Education Is A Right, Not A Commodity

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PHOTO: Students peacefully protesting in solidarity with the Occupy Movement are pepper sprayed by University Police at the University of California at Davis. November 18, 2011

All around the country, traditionally “bad” neighborhoods have been gentrifying, but not because of any government policy—because an entire generation is being priced out of the middle class.

This last Thursday, a Republican-led House voted to raise interest on student loans and allow them to fluctuate far higher than car or home loan rates. Our Federal economic policies have turned our most basic rights into commodities they can sell back to us at a premium with interest. We have somehow been told to believe also that an education should be a personal investment, rather than an investment made by a society that wishes to remain competitive in a globalized economy.

My generation, the Millennial Generation, is being set up for failure to prop up corporate profiteers. We are doomed to follow in the steps of Japan’s lost generation, but far more dramatically.

Millennials: A term used in pundrity to generalize the traits of all people born between the late 1970s and the year 2000.

Here are some facts about Millennials:

In the fall of 2004, I began a Bachelor’s degree in International Relations (IR) at San Francisco State University. After my first IR class it became apparent to me the field of IR was one of gloom and doom, one that perpetually discussed all the depressing impacts of globalization and governmental corruption but offered no viable solutions except studying IR more so you can teach to a choir of depressed kids for the rest of your life. So, being green and idealistic, I switched to Journalism where I believed I could actually make a difference in my work.

Professor after professor, while teaching us valuable skills for the modern journalist, constantly reinforced the reality newspapers were becoming a thing of the past and not one of us graduating with a journalism degree should expect to get a full-time job in journalism. In fact, I can only think of two of the 40 or so classmates I had become acquainted with who actually landed a traditional journalism job. When I started college, the cost of a degree at a California State University was just $800 a semester and $3,000 by the time I graduated in 2007. Today, tuition at a California State University,  which was once world-renowned for its quality education funded entirely by the state taxpayer is $5,500 and rising. That’s a 680% rise in less than a decade.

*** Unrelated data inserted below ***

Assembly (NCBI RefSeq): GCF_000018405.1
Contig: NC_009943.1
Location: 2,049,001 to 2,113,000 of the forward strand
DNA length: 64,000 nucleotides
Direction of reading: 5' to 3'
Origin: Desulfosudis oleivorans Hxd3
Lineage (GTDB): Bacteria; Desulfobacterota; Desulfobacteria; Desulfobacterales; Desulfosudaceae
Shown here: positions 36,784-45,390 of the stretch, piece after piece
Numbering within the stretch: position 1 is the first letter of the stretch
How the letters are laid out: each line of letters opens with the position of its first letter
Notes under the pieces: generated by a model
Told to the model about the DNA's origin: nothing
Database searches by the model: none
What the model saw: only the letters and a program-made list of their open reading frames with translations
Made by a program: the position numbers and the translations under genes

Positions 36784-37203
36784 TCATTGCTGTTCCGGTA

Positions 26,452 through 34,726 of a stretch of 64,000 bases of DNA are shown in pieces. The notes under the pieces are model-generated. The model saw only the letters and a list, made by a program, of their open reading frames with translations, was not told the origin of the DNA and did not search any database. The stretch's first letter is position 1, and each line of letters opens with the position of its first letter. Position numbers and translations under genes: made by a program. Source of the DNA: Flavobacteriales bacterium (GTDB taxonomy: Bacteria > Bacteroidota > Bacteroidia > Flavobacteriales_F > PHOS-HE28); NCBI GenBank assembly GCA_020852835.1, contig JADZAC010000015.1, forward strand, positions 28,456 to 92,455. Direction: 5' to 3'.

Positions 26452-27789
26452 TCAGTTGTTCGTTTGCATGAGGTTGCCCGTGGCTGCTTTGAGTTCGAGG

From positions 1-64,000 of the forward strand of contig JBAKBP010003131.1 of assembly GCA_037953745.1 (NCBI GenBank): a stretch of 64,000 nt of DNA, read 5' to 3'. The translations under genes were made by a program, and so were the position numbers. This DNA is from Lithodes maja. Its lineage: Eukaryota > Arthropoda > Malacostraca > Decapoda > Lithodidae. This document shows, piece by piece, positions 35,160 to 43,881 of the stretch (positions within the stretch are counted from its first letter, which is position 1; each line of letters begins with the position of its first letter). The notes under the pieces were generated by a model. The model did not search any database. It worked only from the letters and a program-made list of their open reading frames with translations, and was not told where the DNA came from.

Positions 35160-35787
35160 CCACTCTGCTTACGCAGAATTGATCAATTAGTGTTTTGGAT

I became a professionally degreed bartender, much like every other San Francisco bartender, and decided the best investment was to wait out the recession getting a Master’s degree and upping my market viability. I now face five-figure student loan debt–not bad compared to the six figures or so many of my friends are facing.

More high school graduates are going to college than ever before, and it’s not because our public school systems have gotten any better. Due to domestic labor laws designed to protect American workers, and foreign laws designed to exploit whole populations, the U.S. has evolved from a manufacturing-based economy to an information and technology-based economy. More high school graduates are going to college because they are less likely to find a career in unskilled labor substantial enough to survive.

As droves of Millennials enrolled in colleges, an economic recession forced spending cuts at all levels of government. As usual, education got cut first while private sector profiteering got and continues to get the bulk of government subsidies (ie: the banks, private prisons, war contractors, oil companies and the DEA). The price of a college education soared astronomically, and we were handed easy money to cover the balance. We had no choice, not unless we wanted to work minimum wage and take government handouts the rest of our lives.

Today, 60% of students take loans, all of which have higher interest rates than car and home loans, and contribute to a $900 billion a year industry.  This industry has become a boon to bankers and college bureaucrats alike who now have been exposed for profiting twice off students by owning stock in major college lenders like Sallie Mae while simultaneously raising tuition. Want to take bets on anyone doing jail time?

And on top of all that, we are making less money than generations before us.


The rate of college tuition vs. overall inflation.